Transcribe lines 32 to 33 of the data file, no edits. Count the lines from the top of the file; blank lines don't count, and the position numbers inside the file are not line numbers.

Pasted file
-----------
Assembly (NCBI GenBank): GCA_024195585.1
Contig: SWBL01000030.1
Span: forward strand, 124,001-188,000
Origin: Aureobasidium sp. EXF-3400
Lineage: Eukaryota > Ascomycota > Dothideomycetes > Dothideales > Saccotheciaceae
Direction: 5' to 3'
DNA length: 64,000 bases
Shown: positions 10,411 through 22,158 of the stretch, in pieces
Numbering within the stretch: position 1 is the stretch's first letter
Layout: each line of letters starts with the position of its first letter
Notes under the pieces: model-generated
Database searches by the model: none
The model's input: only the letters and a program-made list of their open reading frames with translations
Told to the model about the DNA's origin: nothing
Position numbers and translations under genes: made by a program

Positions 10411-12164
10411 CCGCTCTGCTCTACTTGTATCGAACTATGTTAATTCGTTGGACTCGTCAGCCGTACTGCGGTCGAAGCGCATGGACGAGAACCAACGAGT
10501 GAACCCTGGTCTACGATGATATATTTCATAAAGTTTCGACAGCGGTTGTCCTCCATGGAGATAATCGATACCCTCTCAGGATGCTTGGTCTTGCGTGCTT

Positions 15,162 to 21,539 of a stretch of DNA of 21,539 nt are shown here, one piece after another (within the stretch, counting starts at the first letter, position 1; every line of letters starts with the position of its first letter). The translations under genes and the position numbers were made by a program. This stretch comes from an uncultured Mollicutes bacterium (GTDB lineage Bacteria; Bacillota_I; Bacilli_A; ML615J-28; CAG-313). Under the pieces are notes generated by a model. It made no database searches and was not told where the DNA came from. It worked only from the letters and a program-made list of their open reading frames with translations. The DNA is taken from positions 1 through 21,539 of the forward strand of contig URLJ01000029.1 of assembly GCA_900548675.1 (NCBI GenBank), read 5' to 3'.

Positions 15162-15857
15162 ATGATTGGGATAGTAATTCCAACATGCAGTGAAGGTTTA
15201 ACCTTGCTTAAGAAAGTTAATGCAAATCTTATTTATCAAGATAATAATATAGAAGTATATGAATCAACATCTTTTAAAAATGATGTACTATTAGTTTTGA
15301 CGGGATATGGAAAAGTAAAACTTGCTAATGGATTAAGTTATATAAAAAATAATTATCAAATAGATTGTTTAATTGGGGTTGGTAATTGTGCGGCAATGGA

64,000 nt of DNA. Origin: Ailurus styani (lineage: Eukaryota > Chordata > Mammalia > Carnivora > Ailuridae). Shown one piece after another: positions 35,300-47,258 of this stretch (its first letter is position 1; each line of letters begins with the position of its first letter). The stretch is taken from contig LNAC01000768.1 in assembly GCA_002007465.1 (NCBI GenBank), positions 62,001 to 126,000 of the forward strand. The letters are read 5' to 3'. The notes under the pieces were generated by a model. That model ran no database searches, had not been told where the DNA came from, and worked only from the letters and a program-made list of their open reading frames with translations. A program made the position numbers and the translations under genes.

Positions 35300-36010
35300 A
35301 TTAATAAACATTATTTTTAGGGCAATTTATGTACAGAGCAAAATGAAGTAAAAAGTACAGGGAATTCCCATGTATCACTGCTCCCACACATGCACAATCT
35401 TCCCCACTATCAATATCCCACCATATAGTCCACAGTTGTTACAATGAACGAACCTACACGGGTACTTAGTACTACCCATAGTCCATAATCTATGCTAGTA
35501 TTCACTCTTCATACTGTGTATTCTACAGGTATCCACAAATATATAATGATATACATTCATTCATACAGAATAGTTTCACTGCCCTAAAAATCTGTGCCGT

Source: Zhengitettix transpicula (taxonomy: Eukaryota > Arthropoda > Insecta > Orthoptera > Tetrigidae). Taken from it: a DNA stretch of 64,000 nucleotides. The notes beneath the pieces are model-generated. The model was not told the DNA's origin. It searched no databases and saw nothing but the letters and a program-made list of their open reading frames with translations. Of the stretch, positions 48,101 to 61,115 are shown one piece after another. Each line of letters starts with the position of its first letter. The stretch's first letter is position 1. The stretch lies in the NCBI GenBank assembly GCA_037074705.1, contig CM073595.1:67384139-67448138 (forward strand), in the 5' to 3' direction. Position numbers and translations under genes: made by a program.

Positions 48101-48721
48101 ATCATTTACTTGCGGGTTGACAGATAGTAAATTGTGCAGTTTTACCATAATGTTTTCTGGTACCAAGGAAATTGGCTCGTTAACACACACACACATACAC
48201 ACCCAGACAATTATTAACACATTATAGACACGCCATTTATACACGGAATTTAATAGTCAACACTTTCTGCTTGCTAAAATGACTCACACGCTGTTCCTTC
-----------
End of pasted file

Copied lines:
48101 ATCATTTACTTGCGGGTTGACAGATAGTAAATTGTGCAGTTTTACCATAATGTTTTCTGGTACCAAGGAAATTGGCTCGTTAACACACACACACATACAC
48201 ACCCAGACAATTATTAACACATTATAGACACGCCATTTATACACGGAATTTAATAGTCAACACTTTCTGCTTGCTAAAATGACTCACACGCTGTTCCTTC